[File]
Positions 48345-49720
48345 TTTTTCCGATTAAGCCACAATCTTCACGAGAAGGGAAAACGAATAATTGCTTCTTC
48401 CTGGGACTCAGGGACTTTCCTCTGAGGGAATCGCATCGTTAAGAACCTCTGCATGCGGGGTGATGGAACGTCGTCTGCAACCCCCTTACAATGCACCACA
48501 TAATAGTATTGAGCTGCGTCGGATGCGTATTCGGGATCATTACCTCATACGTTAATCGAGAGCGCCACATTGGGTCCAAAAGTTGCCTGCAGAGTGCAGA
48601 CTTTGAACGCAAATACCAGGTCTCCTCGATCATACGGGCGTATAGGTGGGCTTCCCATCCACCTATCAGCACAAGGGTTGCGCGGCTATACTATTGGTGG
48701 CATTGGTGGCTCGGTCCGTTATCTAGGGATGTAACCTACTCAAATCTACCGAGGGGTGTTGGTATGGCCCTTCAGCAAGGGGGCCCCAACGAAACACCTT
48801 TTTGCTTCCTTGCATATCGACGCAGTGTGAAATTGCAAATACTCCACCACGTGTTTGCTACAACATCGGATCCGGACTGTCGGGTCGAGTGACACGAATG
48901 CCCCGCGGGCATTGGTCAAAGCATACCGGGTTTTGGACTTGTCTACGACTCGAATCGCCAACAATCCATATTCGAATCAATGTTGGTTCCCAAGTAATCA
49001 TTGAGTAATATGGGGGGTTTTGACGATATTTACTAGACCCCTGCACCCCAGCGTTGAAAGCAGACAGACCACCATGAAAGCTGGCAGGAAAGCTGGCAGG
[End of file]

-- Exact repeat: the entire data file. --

Positions 48345-49720
48345 TTTTTCCGATTAAGCCACAATCTTCACGAGAAGGGAAAACGAATAATTGCTTCTTC
48401 CTGGGACTCAGGGACTTTCCTCTGAGGGAATCGCATCGTTAAGAACCTCTGCATGCGGGGTGATGGAACGTCGTCTGCAACCCCCTTACAATGCACCACA
48501 TAATAGTATTGAGCTGCGTCGGATGCGTATTCGGGATCATTACCTCATACGTTAATCGAGAGCGCCACATTGGGTCCAAAAGTTGCCTGCAGAGTGCAGA
48601 CTTTGAACGCAAATACCAGGTCTCCTCGATCATACGGGCGTATAGGTGGGCTTCCCATCCACCTATCAGCACAAGGGTTGCGCGGCTATACTATTGGTGG
48701 CATTGGTGGCTCGGTCCGTTATCTAGGGATGTAACCTACTCAAATCTACCGAGGGGTGTTGGTATGGCCCTTCAGCAAGGGGGCCCCAACGAAACACCTT
48801 TTTGCTTCCTTGCATATCGACGCAGTGTGAAATTGCAAATACTCCACCACGTGTTTGCTACAACATCGGATCCGGACTGTCGGGTCGAGTGACACGAATG
48901 CCCCGCGGGCATTGGTCAAAGCATACCGGGTTTTGGACTTGTCTACGACTCGAATCGCCAACAATCCATATTCGAATCAATGTTGGTTCCCAAGTAATCA
49001 TTGAGTAATATGGGGGGTTTTGACGATATTTACTAGACCCCTGCACCCCAGCGTTGAAAGCAGACAGACCACCATGAAAGCTGGCAGGAAAGCTGGCAGG